I was hoping to get some lavages south of Cape Hatteras and wasn't disappointed when the opportunity presented itself. Though spiny dogs are known as a temperate/cold water species, when in warm waters they'll gladly eat warm water species. Some of the most interesting and colorful stomach contents were found in that one tow.
Now that we're north of Hatteras we're running into massive schools of dogfish, which are still dominated by mature females but are finally starting to include significant numbers of males. This provides the opportunity to compare diet by sex within the same school. Tomorrow will be another long sampling day (and then after that I believe we leave North Carolina waters).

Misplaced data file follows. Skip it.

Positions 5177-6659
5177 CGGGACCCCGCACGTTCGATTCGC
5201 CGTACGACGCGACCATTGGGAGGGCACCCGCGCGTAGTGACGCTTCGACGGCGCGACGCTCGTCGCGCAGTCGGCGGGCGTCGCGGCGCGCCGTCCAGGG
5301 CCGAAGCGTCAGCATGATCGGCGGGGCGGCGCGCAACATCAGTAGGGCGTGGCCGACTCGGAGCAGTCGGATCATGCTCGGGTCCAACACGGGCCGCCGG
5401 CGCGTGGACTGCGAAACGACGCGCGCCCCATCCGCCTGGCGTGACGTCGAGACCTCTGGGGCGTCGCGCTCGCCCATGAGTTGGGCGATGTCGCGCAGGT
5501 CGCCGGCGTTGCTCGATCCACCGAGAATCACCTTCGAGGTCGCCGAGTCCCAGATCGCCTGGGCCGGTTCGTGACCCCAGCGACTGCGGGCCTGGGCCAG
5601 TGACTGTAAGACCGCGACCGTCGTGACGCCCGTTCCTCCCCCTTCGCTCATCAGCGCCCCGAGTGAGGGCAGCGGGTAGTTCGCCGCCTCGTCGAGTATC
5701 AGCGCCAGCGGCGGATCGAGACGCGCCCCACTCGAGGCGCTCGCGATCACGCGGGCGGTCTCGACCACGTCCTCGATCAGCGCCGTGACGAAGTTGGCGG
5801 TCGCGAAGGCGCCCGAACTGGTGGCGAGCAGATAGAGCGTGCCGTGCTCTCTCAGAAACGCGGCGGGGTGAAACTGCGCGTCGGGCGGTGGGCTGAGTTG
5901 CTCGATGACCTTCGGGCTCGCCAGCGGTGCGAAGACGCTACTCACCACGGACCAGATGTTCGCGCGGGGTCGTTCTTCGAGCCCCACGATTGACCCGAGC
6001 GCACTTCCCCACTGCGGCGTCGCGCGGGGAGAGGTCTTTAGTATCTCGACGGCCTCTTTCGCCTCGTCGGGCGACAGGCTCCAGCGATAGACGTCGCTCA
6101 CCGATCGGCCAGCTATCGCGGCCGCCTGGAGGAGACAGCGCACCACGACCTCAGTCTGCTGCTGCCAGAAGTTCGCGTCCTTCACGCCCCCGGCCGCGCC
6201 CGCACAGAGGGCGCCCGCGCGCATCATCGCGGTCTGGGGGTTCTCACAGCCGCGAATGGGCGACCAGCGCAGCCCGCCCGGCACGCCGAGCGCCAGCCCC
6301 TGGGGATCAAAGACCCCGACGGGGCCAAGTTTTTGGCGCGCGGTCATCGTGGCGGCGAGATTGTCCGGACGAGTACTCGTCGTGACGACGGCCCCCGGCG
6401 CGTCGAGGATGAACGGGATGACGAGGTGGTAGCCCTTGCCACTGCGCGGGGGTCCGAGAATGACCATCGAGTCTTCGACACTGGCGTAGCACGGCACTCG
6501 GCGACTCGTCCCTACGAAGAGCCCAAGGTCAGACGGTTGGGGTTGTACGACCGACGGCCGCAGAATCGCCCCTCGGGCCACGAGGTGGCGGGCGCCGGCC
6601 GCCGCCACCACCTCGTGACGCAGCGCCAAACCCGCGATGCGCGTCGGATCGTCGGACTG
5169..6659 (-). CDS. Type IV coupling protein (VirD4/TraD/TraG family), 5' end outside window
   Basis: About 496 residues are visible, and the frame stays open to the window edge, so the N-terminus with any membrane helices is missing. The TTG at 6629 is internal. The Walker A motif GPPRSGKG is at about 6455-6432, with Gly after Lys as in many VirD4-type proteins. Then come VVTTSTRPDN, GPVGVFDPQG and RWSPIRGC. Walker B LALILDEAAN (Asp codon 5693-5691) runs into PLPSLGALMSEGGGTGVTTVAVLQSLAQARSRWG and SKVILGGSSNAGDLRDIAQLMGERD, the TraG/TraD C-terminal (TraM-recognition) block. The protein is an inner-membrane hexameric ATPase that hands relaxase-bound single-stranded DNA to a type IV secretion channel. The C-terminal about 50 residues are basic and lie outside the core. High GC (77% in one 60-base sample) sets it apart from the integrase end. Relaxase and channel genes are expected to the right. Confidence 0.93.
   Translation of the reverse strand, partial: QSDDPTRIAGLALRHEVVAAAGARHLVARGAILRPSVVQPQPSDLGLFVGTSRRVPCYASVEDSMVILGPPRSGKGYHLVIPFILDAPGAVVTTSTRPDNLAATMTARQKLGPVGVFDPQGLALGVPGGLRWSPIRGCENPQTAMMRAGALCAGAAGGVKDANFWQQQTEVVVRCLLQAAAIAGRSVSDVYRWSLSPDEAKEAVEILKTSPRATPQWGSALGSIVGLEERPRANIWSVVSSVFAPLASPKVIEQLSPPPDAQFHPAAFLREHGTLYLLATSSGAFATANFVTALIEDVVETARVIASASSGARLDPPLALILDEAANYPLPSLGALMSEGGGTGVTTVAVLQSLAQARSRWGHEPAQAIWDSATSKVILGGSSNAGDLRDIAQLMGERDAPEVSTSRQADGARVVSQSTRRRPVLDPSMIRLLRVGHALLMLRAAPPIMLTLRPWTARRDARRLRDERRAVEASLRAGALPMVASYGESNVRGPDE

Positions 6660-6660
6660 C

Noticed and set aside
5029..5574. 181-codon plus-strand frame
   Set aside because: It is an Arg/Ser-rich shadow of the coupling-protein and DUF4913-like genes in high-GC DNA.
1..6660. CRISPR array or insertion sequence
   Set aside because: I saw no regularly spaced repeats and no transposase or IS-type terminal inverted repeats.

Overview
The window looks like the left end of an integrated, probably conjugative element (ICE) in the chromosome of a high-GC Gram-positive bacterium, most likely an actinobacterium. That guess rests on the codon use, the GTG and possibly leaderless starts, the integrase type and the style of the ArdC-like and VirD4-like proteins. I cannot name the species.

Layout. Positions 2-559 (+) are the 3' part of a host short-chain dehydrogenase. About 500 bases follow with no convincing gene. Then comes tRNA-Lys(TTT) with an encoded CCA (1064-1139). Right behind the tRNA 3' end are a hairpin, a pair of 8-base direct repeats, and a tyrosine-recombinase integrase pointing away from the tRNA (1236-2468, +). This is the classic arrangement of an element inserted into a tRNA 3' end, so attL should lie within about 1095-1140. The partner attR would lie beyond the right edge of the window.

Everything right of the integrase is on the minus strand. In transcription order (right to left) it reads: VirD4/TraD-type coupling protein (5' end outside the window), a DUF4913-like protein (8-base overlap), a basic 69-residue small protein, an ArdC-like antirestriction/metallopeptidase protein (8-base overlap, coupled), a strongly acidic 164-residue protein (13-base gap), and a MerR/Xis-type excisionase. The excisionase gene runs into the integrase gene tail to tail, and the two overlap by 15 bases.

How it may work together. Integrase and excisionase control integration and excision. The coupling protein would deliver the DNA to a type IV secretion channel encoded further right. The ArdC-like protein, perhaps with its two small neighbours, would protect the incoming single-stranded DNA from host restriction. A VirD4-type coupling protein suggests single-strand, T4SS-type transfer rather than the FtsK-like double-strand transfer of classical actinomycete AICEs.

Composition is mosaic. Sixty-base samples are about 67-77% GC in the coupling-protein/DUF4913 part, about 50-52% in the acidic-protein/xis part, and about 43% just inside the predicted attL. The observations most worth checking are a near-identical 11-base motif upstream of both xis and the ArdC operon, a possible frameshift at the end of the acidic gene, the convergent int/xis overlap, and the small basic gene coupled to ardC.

And now that you've suffered through the boring back story, here are the shark pictures:
It's going to be a good watch when the first tow is loaded with sandbar sharks. We actually ran out of shark tags from this one night of sampling.
Your intrepid author releasing a sandbar shark.
The sun came up, and so did the sand tigers. That's THREE in one tow. All larger than the one from yesterday.
Two sand tigers waiting patiently to be measured and released.
Forget everything you've ever heard about any other shark. Angel sharks are the single most hazardous shark to handle. Ever.